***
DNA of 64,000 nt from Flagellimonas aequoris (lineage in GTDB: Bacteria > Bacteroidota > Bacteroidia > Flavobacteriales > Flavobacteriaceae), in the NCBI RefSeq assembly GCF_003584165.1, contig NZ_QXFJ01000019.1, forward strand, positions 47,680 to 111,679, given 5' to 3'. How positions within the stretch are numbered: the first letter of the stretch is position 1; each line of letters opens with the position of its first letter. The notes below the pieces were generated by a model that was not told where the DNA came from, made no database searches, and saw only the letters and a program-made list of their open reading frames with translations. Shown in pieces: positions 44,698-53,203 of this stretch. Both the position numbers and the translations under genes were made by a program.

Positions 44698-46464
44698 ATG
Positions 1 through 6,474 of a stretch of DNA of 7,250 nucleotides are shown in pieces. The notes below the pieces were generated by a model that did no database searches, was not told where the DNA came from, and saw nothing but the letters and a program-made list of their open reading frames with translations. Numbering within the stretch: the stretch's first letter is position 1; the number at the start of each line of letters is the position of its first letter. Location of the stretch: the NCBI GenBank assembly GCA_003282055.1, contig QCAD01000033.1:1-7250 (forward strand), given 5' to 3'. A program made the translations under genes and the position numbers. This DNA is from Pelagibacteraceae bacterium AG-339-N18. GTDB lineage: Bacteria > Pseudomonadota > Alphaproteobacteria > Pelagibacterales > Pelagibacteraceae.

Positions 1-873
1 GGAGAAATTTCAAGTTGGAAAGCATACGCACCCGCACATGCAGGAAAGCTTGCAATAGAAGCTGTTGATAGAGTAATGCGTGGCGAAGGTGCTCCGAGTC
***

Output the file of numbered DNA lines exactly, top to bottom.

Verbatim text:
DNA of 64,000 nt from Flagellimonas aequoris (lineage in GTDB: Bacteria > Bacteroidota > Bacteroidia > Flavobacteriales > Flavobacteriaceae), in the NCBI RefSeq assembly GCF_003584165.1, contig NZ_QXFJ01000019.1, forward strand, positions 47,680 to 111,679, given 5' to 3'. How positions within the stretch are numbered: the first letter of the stretch is position 1; each line of letters opens with the position of its first letter. The notes below the pieces were generated by a model that was not told where the DNA came from, made no database searches, and saw only the letters and a program-made list of their open reading frames with translations. Shown in pieces: positions 44,698-53,203 of this stretch. Both the position numbers and the translations under genes were made by a program.

Positions 44698-46464
44698 ATG
Positions 1 through 6,474 of a stretch of DNA of 7,250 nucleotides are shown in pieces. The notes below the pieces were generated by a model that did no database searches, was not told where the DNA came from, and saw nothing but the letters and a program-made list of their open reading frames with translations. Numbering within the stretch: the stretch's first letter is position 1; the number at the start of each line of letters is the position of its first letter. Location of the stretch: the NCBI GenBank assembly GCA_003282055.1, contig QCAD01000033.1:1-7250 (forward strand), given 5' to 3'. A program made the translations under genes and the position numbers. This DNA is from Pelagibacteraceae bacterium AG-339-N18. GTDB lineage: Bacteria > Pseudomonadota > Alphaproteobacteria > Pelagibacterales > Pelagibacteraceae.

Positions 1-873
1 GGAGAAATTTCAAGTTGGAAAGCATACGCACCCGCACATGCAGGAAAGCTTGCAATAGAAGCTGTTGATAGAGTAATGCGTGGCGAAGGTGCTCCGAGTC